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Engaging with Dutton's rhetoric is a slippery slope

  • 20 May 2016


Immigration and Border Protection Minister Peter Dutton made headlines this week for comments rehashing blatantly racist and xenophobic stereotypes; among them, that refugees are 'illiterate and innumerate', unskilled and lazy, both unwilling to work and threatening to steal Australian jobs.

In response to Dutton's comments, asylum seeker advocates promptly filled social media with refugee and migrant 'success stories' — positive images of refugees who have become doctors, lawyers, engineers or aid workers.

The I Came By Boat campaign is one such example, featuring the stories of refugees who have built successful, highly regarded careers in surgery, dentistry, teaching, law and medical science after settling in Australia.

Similarly, popular culture website Buzzfeed posted an article listing '11 Refugees Who Are Definitely Not Illiterate and Innumerate', seeking to dispel stereotypes that have long surrounded asylum seekers.

The irony of trying to negate these stereotypes is that in doing so, we are still cheapening asylum seekers to political tools, stripping them of their humanity and multiplicity. Aiming to counter such rhetoric as Dutton's with stories of high-achieving refugees plays into a toxic game that legitimises the same negative stereotypes by engaging with them, as if these are ideas that truly need to be disproved.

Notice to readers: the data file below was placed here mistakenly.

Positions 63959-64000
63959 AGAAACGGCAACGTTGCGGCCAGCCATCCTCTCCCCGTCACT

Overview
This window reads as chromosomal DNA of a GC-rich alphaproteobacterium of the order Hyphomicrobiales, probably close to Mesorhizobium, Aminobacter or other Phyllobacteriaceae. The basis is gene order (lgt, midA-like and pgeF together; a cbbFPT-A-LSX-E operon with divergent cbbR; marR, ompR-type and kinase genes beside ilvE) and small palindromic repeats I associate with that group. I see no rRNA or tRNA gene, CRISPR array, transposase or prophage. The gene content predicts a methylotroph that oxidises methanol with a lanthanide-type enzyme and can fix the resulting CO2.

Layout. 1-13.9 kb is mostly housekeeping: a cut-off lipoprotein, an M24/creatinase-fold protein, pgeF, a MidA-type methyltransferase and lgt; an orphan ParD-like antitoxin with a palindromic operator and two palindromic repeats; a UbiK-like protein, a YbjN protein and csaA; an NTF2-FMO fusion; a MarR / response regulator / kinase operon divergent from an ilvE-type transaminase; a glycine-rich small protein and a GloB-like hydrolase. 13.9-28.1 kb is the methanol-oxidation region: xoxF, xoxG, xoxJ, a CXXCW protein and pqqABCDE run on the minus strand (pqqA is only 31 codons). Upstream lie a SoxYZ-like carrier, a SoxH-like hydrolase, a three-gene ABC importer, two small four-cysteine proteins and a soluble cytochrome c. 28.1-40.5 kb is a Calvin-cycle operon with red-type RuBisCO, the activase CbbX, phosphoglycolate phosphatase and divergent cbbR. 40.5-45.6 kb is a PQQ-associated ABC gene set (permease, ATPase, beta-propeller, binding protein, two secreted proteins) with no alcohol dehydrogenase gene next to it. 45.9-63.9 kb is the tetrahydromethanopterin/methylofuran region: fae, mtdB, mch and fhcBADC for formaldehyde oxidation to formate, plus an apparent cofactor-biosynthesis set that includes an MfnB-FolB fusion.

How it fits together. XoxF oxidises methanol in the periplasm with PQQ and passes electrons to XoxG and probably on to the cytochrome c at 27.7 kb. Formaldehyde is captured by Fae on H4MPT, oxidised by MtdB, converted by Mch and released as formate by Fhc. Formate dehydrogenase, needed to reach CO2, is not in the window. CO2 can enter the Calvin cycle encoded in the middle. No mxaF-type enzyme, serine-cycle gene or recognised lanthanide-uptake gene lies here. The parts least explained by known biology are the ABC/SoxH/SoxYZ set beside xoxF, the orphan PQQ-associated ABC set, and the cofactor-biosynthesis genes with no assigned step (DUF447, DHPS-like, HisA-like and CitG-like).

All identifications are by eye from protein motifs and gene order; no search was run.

Negative stereotypes often gain traction through the underrepresentation of people seeking asylum, their lives and stories made invisible. However, just as invisibility dehumanises them, so does the hypervisibility we attribute to a select few stories.

There is no singular asylum seeker narrative, and the ones we preference to represent asylum seekers provide an insight into our national values. While the achievements of refugees are often truly exceptional and worth celebrating, the fact that we only celebrate, or even acknowledge, refugees in high-earning fields speaks volumes.

For the majority of society, one's worth is not dictated by the legitimacy of their future profession. For refugees, however, we demand excellence in return for the most basic human rights.


"We exercise a tendency towards welcoming refugees through the advantages they can provide us, rather than any advantage we can provide them."


By making the only acceptable image of an asylum seeker one that becomes a doctor or a lawyer or any other role with a substantive service to the very society that oppresses them, we have created a cruel and superficial metric for freedom.

This doesn't hold up alongside the reality of many refugee backgrounds. A lack of education, ability or health should not be a source of shame for any population,